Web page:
We spent the afternoon at Algoma University meeting with Asima Vezina, President and Vice-Chancellor, and her academic team. We heard about plans to develop a strategy to address mental health, addictions and PTSD that are legacies of the The Shingwauk Project – a vast collection of documents and photographs chronicling the experiences at residential schools. We were moved by the stories of the children who were taken from their homes and subjected to terrible abuses in residential schools during our tour of the Shingwauk Residential Schools Centre.
We travelled to Batchewana First Nation to meet with three health authorities and tour Batchewana Health Services. There I met with Teala Nadjiwon, Director of Human Services, Maxine Lesage, Executive Director of Baawaating Family Health Team. Some of our NOSM grads such as Dr. Norma Bolduc practice there and have made a huge impact.
I was pleased to host a community reception in the Soo. Attended by a huge crowd, I met Board Members Gary Boissoneau and George Payne, NOSM Elder Peter Jones, and the Bring a Doc Home fundraising committee’s leads Jessica Buffone, Frank DeMarco and Gannon Vaughan. The Bring a Doc Home initiative has raised nearly $400,000 to support NOSM student bursaries. What a fantastic group!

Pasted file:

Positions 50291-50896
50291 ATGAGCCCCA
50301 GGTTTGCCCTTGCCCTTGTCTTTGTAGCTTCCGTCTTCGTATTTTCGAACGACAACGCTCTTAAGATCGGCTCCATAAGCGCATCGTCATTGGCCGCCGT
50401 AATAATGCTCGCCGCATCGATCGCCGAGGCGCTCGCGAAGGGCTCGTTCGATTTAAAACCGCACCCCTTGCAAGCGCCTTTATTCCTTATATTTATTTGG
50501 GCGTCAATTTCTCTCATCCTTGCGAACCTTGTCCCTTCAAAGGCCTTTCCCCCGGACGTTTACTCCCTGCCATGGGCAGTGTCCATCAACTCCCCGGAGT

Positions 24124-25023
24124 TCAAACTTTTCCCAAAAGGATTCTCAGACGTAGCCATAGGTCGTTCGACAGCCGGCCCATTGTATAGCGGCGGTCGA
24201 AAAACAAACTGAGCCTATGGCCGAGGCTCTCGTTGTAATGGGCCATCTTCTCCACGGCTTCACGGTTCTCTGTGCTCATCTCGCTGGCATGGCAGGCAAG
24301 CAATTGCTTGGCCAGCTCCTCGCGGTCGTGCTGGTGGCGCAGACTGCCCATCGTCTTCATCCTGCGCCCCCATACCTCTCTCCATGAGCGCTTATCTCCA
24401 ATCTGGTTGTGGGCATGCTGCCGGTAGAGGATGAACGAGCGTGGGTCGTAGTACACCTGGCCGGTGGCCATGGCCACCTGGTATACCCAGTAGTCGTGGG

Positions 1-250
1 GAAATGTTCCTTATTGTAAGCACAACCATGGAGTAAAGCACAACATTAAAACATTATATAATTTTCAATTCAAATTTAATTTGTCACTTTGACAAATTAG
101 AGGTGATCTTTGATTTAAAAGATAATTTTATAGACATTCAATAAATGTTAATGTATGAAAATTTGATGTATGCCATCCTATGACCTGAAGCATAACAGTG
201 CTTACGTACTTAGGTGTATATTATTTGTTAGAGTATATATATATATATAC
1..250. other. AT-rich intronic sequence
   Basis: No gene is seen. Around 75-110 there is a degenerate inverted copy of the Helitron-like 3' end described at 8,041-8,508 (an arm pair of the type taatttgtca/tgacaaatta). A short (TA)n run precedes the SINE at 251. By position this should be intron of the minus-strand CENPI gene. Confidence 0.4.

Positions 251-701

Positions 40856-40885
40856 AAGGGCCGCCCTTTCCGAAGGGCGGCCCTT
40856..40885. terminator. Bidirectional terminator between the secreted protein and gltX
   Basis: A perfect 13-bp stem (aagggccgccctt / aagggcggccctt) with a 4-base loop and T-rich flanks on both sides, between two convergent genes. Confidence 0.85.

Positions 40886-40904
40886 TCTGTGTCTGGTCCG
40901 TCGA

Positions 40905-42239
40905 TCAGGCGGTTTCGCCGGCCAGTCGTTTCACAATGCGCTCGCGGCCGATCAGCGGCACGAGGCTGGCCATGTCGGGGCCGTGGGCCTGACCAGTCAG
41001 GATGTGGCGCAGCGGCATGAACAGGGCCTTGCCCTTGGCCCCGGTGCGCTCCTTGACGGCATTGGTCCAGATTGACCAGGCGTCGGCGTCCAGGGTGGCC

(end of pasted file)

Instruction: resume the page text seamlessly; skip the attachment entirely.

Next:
The following day we visited the Group Health Centre and spent time with Drs. Krzysztof Opryszczko, Jodi Steward and Ed Hirvi (he wears many hats) and saw the incredible investment they made in the Clinical Learning Centre.
We concluded this set of community visits in Wawa. The drive was awesome – autumn in its glory shone all around. There I had meetings with Dr. Anjali Oberai, NOSM Assistant Professor and Family Medicine Section Co-Chair and Chief of Staff at Lady Dunn Health Centre, and her colleagues Drs. Mike Cotterill, Chris Stamler and Dannica Switzer who make up a group of enthusiastic doctors who support each other in a remarkable way. On the tour of their hospital, I learned about virtual critical care—technology enabled access to health care that must be integrated into our MD program as we renew our curriculum. Finally, Kadean Ogilvie-Pinter, CEO, offered more interesting perspectives on social accountability.